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Installed Ubuntu Server 13.04 64 bit on an Intel S1200BTL board. The official Intel cd came with a few Linux drivers, but the one for onboard video is missing. I am certain there is no hardware acceleration because Unity is slightly choppy and /usr/lib/nux/unity_support_test -p yields "no" under "Not software rendered" (why the confusing double negation?)

First, I looked through the 5 pages of available software for the S1200BT family in the Intel website. Closest match was a driver for S1200BTS which I was tempted to try but froze in my tracks when I read "Please DO NOT use this package on IntelĀ® Server Board S1200BTL" in the description. Fair enough, though I can't help but wonder what's the deal with S1200BTL in particular.

Then I tried the web-based Intel driver update utility. I let it run for about 3 hours and it seemed quite determined to keep rendering that progress bar until the end of time.

Next stop was the Intel Linux Graphics Installer utility. After a few installation hurdles, I ran it and was told there was nothing to do because I had no Intel graphics card. What the...?

So then I ran lspci | grep VGA and lo and behold, turns out my card was actually...

Matrox Electronics Systems Ltd. MGA G200e [Pilot] ServerEngines (SEP1) [rev07]

At this point, I went to the Matrox website and rummaged around the legacy drivers (looks like MGA G200e is no longer supported) circa 2005-2007. Problem is, those drivers, including some unofficial ones I found by some tuxx guy, are made for version 7.1 of the X server at most, and Ubuntu 13.04 uses 1.13 version. I read about some guys who managed to downgrade X to 7.1 to get the drivers working, but it looked SO PAINFUL.

Anyone ran into this sort of issue and found an easier solution?

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If this is a server, why do you need a GUI on it? If it's required, just use XFCE or something that doesn't need 3D and can work with the default X drivers. –  Sven Jul 31 '13 at 19:39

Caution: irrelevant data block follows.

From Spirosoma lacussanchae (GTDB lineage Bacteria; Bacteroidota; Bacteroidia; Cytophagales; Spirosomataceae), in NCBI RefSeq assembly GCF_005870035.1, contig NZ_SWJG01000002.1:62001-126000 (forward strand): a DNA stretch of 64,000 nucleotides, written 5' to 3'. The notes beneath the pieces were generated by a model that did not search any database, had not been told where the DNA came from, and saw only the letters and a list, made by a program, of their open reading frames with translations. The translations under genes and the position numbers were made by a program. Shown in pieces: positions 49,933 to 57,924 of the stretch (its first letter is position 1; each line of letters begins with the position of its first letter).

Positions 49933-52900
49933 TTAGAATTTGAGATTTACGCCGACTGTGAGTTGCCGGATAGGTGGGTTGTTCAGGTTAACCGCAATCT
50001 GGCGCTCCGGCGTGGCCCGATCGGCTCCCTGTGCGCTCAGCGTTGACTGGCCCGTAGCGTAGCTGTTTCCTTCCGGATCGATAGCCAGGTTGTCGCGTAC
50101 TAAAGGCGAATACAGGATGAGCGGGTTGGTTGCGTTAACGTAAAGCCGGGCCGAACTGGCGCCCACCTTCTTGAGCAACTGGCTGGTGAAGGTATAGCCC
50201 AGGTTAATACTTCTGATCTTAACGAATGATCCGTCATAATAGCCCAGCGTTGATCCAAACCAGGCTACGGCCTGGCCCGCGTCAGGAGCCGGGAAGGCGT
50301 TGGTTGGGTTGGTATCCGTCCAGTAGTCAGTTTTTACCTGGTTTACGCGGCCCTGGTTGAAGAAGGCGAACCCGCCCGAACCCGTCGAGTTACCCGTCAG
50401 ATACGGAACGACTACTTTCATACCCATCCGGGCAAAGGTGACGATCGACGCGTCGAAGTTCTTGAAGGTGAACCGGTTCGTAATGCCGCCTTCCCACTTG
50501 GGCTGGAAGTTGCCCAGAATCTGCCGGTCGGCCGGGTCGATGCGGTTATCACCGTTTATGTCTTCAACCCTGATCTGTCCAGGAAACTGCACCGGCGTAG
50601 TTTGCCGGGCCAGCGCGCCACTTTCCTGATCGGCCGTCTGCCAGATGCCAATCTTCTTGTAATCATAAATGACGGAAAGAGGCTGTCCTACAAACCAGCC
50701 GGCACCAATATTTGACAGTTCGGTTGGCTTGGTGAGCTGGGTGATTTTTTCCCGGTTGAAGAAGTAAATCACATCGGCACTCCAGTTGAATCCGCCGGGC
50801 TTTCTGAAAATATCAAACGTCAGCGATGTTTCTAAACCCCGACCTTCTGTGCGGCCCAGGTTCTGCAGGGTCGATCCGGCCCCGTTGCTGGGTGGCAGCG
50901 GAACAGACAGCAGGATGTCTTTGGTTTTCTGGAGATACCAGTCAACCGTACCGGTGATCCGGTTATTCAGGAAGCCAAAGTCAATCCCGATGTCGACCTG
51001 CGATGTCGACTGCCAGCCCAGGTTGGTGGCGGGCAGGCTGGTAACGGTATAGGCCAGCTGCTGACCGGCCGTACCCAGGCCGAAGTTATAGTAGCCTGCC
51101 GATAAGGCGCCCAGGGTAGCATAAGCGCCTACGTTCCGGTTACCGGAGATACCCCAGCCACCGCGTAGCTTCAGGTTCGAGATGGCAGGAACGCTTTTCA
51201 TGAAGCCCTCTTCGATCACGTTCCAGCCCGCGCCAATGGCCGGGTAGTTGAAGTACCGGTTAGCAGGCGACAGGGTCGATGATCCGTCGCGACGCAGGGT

We're actually setting these up for a third party to run their software on. They requested a GUI to make their lives easier, I guess. Working locally, you almost not notice the lack of hw accel. BUT when you log in remotely using Team Viewer, it craaaaaaawls to the point of becoming unusable. As a temporary solution, just like you suggested, we installed a lighter DE (LXDE). Now we can work remotely using Team Viewer; it's usable, but still quite slow. It would be really nice to get hw accel... –  dario_ramos Jul 31 '13 at 19:50
    
I am not sure HW accel will help you to speed up TeamViewer if it's fast enough locally. The problem is that all this transparency and 3D stuff is difficult to put through any Remote Desktop solution and you should prefer the most visually boring GUI you can find, with solid colors, no transparency, composing and whatnot. –  Sven Jul 31 '13 at 20:01
    
Agreed, we're in the process of tweaking LXDE and Team Viewer to use as little resources as possible. Anyway, it really came as a surprise that Intel had no support for a scenario like mine, since they have been pretty intense on the open source trenches lately. So I thought something had slipped me by. –  dario_ramos Jul 31 '13 at 20:08

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